Report: Govt Domestic Debt Doubles in a Year

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In short
Government domestic arrears have continued to escalate with the newly released Auditor Generals report putting the figure at 2.25 trillion Shillings up from 1.32 trillion reported in a June 2015 report. Auditor General John Muwanga today presented his June 2016 audit report to Speaker of Parliament Rebecca Kadaga.

Government domestic arrears have continued to escalate with the newly released Auditor General's report putting the figure at 2.25 trillion Shillings up from 1.32 trillion reported in a June 2015 report.
                    
Auditor General John Muwanga today presented his June 2016 audit report to Speaker of Parliament Rebecca Kadaga. Muwanga noted that the report entails a total of 1,417 audits including financial audits, forensic investigations, value for money audits and specialised audits.
 
The report indicates that pension arrears currently stand at 561 billion Shillings while other domestic arrears are 1.6 trillion Shillings. This is an increment from the June 2015 reported figures of 216 billion Shillings and 1.1 trillion Shillings respectively.
 
Muwanga says that government's outstanding commitments have continued to escalate for the past three years.
 
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Meanwhile, the audit report also indicated that Shillings 446 billion in domestic arrears was unaccounted for by June 30, 2016.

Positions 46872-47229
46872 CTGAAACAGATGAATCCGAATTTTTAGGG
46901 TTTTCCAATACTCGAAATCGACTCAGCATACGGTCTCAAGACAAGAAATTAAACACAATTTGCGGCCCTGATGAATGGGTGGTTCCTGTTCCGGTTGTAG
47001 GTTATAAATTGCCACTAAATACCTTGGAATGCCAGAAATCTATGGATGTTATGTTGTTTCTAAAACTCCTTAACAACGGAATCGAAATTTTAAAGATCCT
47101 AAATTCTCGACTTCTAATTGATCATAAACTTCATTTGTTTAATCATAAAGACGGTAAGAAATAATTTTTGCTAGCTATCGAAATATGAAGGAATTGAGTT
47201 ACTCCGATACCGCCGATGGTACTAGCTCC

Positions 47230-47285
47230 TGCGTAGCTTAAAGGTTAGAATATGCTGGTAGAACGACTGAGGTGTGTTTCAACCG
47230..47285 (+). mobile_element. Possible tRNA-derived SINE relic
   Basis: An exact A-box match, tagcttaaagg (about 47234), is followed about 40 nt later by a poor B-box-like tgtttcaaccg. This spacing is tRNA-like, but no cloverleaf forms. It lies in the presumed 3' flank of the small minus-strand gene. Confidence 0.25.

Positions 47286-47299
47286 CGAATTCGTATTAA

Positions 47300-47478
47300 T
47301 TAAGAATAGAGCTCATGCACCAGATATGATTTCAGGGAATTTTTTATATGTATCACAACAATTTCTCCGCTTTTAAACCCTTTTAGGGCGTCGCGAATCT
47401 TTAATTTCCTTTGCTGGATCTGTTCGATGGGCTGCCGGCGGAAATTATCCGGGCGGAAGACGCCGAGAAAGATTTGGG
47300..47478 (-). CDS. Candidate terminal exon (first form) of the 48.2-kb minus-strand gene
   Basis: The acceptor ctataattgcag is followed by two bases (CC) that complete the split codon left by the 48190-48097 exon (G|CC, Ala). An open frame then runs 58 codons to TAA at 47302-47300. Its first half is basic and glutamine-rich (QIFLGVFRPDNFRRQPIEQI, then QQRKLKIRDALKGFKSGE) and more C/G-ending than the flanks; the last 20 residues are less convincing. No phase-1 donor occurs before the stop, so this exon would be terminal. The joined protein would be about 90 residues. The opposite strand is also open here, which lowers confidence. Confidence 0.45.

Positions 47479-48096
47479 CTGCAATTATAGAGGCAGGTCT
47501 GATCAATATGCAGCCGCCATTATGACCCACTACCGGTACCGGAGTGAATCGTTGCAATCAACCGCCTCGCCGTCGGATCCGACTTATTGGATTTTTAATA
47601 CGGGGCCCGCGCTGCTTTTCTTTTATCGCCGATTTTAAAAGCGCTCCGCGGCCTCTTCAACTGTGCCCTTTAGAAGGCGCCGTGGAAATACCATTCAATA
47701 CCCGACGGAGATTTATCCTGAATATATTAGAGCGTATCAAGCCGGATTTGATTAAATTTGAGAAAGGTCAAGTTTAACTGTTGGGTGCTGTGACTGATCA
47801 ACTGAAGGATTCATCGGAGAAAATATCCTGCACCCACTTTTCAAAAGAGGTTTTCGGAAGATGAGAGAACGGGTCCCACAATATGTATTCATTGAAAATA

The report indicates that the consolidated financial statements put the figure of domestic arrears at 2.25 trillion Shillings but the audited position of the Internal Auditor General puts the figure at 2.7 trillion Shillings leading to a variance of 446 billion Shillings.
 
"I note that in a number of entities, accounting officers are paying for domestic arrears which previously were not disclosed nor budgeted for, and some entities did not fully disclose their arrears position as per Secretary to Treasury guidance," reads part of the report.
 
The auditor general says that weaknesses in the commitment control system continue to enable accounting officers to incur domestic arrears. He also blames the absence of a clear policy to entities regarding the treatment of arrears that do not meet the criteria set in the guidance.
 
Muwanga recommended government to review current policies on commitment control with the aim of enhancing its effectiveness.  
 
 

 

About the author

Olive Nakatudde
Olive Nakatudde is a URN journalist based in Kampala. Nakatudde has been a URN staff member since 2013.

Nakatudde started out in journalism in 2009 with Dembe FM radio in Kampala. In 2012, Nakatudde joined Voice of Africa as a political reporter. She has been a photographer since her journalism school days at Makerere University.

Nakatudde is interested in good governance and public policy, which she reports on intensively from the Uganda Parliament. She is a keen follower of cultural affairs in Buganda Kingdom and covers the kingdom's Lukiiko (parliament). Nakatudde also reports on education and health.